Impact International / April 1, 1997
By Larry Luxner
Spain's Alberto de Comenge Corp. has converted the old Brugal Rum factory on St. Croix into a brewery that'll produce Santa Cruz light beer -- the first local beer in Virgin Islands history.
The brewery, located in Frederiksted, was inaugurated in mid-February; production will likely begin by mid-March. The factory will produce barrels and long-neck bottles of beer. It'll also include a restaurant, bar, rum museum and tourist shop.
Kim Holdridge, marketing and sales director for the brewery, said the draft beer initially will be sold at the factory only as an enticement to get customers to visit the brew-ery, but that it eventually will be available at stores and on St. Thomas, St. John and other Caribbean islands. No price has yet been established for Santa Cruz, though it'll likely be cheaper than imported beers such as Miller Lite, Budweiser, Heineken and Red Dog.
The territory's dominant rum brand, Cruzan Rum, is also distilled and bottled on St. Croix. The new brewery's owner, Spanish businessman Alberto do Comenge, is also believed to have interests in soft-drink factories, other breweries and construction.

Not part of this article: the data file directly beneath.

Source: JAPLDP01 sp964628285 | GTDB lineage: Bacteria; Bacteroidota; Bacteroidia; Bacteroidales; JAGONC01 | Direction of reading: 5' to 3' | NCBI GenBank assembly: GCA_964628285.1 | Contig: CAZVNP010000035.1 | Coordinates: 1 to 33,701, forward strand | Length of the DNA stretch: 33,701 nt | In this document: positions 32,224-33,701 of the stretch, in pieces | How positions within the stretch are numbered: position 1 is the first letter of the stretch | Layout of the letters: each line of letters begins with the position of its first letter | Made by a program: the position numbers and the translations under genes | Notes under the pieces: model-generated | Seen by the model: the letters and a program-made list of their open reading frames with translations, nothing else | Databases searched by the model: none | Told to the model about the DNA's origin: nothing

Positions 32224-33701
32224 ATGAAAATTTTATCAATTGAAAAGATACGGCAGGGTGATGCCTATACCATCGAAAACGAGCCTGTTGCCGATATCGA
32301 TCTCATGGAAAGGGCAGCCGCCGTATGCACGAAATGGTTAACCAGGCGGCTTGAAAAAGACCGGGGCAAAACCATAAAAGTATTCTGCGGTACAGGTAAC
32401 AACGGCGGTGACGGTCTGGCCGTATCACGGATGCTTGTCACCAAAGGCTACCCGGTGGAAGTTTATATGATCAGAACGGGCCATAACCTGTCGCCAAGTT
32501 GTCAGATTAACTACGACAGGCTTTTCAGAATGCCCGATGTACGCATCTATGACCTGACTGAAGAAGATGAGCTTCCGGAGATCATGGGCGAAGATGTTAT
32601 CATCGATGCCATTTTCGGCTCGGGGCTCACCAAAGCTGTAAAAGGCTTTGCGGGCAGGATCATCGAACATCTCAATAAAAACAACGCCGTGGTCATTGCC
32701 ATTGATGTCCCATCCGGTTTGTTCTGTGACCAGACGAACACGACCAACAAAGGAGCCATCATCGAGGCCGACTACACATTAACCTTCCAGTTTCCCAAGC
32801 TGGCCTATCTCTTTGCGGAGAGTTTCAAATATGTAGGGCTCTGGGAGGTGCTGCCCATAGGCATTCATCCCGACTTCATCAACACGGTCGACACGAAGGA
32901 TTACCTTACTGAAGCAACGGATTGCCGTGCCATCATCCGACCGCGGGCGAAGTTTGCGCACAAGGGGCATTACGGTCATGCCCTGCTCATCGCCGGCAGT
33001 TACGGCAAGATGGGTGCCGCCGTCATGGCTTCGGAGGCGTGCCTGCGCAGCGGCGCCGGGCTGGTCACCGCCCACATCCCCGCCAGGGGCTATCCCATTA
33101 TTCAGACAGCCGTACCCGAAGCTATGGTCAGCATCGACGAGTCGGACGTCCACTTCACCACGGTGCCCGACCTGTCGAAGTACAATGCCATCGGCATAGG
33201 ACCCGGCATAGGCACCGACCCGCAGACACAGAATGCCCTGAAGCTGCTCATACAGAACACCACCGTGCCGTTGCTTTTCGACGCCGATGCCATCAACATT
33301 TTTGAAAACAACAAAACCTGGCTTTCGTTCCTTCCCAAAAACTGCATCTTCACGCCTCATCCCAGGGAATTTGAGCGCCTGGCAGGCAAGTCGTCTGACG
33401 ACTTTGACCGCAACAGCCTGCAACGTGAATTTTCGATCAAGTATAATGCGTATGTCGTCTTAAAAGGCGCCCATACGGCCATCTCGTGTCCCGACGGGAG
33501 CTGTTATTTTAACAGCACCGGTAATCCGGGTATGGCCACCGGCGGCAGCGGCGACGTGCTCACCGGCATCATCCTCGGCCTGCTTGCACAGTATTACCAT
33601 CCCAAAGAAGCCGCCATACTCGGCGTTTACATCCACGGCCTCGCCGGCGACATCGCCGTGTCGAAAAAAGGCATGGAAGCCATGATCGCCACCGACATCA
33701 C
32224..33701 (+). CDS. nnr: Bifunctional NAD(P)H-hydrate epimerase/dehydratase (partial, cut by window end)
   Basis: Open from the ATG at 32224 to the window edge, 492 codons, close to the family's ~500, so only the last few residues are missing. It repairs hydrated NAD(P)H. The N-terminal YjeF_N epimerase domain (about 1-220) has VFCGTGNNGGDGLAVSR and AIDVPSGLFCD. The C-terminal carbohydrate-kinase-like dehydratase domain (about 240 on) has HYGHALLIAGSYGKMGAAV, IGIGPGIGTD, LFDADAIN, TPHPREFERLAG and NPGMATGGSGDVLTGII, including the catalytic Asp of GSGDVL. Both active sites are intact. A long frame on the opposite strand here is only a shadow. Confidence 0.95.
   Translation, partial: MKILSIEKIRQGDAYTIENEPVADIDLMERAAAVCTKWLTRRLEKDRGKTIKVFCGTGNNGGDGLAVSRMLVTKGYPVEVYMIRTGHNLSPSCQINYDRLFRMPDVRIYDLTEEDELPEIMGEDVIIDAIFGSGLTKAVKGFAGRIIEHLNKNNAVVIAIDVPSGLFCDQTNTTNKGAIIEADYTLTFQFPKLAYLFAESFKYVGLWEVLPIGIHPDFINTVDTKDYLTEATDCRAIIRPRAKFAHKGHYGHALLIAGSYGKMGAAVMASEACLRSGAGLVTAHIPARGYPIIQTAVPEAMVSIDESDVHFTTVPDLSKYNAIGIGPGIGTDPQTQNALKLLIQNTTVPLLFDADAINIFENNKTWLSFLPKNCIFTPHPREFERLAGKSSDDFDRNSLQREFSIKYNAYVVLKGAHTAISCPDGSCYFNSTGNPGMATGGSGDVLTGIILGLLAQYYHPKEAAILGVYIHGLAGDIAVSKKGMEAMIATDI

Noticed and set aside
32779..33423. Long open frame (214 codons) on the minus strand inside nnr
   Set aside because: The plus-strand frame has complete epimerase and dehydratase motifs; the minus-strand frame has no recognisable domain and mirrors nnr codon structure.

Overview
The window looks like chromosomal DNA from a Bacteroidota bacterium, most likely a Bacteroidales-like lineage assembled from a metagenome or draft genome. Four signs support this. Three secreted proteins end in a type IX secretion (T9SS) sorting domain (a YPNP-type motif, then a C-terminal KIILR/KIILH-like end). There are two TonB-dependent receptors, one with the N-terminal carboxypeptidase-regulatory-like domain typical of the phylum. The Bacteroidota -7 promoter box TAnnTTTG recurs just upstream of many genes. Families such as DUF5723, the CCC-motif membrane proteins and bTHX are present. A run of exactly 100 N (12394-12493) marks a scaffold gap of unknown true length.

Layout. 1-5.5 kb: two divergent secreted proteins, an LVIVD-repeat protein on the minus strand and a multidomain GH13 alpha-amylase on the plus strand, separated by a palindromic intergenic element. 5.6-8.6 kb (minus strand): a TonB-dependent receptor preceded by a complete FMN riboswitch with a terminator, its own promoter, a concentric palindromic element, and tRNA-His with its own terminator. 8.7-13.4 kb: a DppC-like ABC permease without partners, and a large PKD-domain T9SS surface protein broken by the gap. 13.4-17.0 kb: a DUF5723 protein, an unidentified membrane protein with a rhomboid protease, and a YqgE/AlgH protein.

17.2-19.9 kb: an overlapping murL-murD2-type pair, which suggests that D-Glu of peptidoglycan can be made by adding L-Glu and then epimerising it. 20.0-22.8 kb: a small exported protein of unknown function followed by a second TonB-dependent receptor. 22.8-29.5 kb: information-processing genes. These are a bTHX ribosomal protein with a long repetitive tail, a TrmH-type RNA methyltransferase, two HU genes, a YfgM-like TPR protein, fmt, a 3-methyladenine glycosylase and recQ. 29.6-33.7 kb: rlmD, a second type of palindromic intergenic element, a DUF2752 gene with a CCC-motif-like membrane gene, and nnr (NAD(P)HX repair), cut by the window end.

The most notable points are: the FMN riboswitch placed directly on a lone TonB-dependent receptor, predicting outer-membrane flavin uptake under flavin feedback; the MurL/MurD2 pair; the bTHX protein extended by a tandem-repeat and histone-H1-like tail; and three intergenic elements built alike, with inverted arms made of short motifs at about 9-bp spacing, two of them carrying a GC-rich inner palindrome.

"We hope to get established on St. Croix, then expand to other places," Holdridge told the Virgin Islands Daily News. The distillery formerly produced Brugal rum, a popular brand that originated in the Dominican Republic. Yet as prices rose and consumption stagnated, Brugal eventually stopped making rum and decided to close up shop.
Between tourists and locals, says the St. Croix Avis, there's a thirsty market for beer on the biggest of the three U.S. Virgin Islands.
"We're looking forward to the time when residents drop the Miller Lites, toss the Budweisers and throw away the Heinekens in order to give local brew a chance," the paper editorialized Jan. 30. "Like Old Milwaukee, St. Croix will hopefully taste as great as its name."
Inauguration of the new rum factory-turned-brewery comes as the U.S. Virgin Islands and other Caribbean rum-producing territories fight to preserve trade preferences for the region's rum industry.
"We are asking for provisions to be made through the U.S. Treasury Department to have current rum prices placed in the U.S. inflation index to ensure that, even if the prices change, our competitive edge will not be affected," announced Virgin Islands Gov. Roy L. Schneider on Jan. 31.
"The exportation of rum is but a small part of the original Singapore agreement which also deals with information technology," the governor said. "But in opening all trade, it included white distilled spirits, which placed us in a precarious position, leaving us with no other alternative but to get involved."